Broken Heart Syndrome is Real, Scientists Claim

Broken heart syndrome doesn’t just exist in fairy tales. According to a new study published the Journal of the American Heart Association, heart attack risk is much higher for people in the weeks following the passing of a loved one.

Medical News Today reports that bereavement negatively affects heart health to such an extent, that the day a loved one dies, the risk of a heart attack is 21 times higher.

Researchers came to their conclusions after observing nearly 2,000 adult heart attack survivors who had recently lost a loved one. Although the risk of a heart problem declined during the first month after the person’s loss, it still remained dangerously high during the first week. Specifically, a person suffering from bereavement is six times more likely to have a heart attack during this week than they would ordinarily.

The risk is even worse for people who have lost their spouses. Medical News Today reported that people grieving for their husband or wife are more likely to die in the future, with heart attacks and strokes making up 53 percent of their deaths.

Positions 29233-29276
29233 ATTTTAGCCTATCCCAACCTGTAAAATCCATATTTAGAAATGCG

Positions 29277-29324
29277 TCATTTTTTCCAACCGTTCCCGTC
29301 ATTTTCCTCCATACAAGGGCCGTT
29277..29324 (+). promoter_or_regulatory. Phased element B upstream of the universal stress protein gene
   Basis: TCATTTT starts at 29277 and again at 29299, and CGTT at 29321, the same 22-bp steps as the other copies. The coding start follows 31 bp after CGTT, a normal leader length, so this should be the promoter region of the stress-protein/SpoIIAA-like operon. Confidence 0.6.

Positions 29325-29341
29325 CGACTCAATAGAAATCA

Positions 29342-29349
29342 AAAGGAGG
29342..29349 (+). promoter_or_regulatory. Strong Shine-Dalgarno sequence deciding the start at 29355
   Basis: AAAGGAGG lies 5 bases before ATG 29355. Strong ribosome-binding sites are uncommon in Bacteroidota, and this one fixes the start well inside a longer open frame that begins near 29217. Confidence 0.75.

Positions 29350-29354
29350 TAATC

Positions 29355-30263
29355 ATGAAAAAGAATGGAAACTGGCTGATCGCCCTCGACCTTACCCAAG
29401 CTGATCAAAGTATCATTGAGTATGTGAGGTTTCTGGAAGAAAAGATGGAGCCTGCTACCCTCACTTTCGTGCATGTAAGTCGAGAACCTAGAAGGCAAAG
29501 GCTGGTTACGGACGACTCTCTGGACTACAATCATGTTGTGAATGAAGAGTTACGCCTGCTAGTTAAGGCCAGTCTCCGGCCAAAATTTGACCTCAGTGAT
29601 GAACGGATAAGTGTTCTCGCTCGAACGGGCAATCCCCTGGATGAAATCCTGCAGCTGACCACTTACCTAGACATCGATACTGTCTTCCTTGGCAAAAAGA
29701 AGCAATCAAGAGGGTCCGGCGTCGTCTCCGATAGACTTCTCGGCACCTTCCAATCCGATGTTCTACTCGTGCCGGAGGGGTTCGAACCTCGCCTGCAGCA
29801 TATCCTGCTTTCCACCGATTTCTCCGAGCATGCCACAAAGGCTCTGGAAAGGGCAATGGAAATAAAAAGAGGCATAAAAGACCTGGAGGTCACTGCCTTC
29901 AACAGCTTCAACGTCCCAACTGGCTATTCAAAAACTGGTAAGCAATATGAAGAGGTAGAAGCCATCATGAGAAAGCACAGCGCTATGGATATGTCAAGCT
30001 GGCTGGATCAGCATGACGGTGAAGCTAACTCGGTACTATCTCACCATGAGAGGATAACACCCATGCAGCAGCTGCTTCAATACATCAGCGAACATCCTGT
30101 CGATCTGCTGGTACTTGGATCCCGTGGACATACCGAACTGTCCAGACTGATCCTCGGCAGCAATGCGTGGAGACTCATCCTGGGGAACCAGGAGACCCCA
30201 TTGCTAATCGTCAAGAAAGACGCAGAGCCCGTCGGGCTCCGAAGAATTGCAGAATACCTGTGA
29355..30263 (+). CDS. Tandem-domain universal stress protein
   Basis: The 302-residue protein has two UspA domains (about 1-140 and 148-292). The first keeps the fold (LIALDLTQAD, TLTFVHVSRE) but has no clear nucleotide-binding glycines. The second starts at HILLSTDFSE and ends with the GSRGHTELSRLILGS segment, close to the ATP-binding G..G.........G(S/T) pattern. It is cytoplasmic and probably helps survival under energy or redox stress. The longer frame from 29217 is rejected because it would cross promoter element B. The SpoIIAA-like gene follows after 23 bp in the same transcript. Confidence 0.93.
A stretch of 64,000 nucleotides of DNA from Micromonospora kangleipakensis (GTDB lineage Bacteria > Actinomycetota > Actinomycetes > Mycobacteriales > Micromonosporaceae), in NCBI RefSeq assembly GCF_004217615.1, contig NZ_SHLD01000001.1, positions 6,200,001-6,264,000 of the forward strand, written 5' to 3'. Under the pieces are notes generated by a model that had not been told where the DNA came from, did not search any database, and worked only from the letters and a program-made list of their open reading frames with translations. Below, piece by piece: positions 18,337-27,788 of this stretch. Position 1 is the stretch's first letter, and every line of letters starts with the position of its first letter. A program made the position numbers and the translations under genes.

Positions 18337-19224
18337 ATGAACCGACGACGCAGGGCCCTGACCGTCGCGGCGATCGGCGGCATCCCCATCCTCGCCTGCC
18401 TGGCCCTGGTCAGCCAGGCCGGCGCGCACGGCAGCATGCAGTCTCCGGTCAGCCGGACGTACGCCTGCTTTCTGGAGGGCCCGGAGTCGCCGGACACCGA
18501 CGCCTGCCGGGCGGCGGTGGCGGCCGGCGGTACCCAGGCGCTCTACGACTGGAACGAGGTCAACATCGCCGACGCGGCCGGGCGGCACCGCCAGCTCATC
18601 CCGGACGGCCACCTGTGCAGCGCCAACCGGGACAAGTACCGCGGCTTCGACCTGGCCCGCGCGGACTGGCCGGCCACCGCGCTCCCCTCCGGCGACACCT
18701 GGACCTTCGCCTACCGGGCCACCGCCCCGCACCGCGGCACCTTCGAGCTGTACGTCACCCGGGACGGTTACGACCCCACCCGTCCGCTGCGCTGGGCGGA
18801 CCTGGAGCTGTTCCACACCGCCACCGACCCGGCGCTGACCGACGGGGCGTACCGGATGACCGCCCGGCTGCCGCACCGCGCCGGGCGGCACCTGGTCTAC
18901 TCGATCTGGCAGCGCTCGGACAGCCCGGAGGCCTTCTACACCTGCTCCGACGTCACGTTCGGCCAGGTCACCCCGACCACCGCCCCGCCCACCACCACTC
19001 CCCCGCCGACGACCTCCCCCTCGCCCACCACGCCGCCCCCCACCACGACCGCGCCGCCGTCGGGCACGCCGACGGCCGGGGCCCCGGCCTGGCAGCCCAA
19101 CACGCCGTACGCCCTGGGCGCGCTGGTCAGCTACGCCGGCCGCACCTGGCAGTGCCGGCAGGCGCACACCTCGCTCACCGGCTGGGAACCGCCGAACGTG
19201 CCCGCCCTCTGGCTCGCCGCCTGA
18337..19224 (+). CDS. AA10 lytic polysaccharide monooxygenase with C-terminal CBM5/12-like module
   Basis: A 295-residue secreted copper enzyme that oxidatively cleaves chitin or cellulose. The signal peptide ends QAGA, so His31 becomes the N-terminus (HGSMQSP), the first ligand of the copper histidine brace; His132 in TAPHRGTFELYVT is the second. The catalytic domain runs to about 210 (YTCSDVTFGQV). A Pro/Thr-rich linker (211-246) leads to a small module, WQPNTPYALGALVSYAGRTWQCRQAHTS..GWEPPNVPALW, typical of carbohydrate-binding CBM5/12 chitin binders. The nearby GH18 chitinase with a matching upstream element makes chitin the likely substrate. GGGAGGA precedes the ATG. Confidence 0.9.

Because of this, researchers warn friends and family of those suffering from heartache to watch for signs of heart failure and encourage relaxation and the continuance of any medication regime they may be on.

“Caretakers, healthcare providers, and the bereaved themselves need to recognize they are in a period of heightened risk in the days and weeks after hearing of someone close dying,” said Murray Mittleman of Harvard medical School’s Beth Israel Deaconess Medical Center and School of Public Health. Researchers did note, however, that broken heart syndrome does not often produce long-lasting health problems and that most people recover without any lingering effect. The study is the first to focus on the effects of heavily emotional events on heart health, Medical News Today said.
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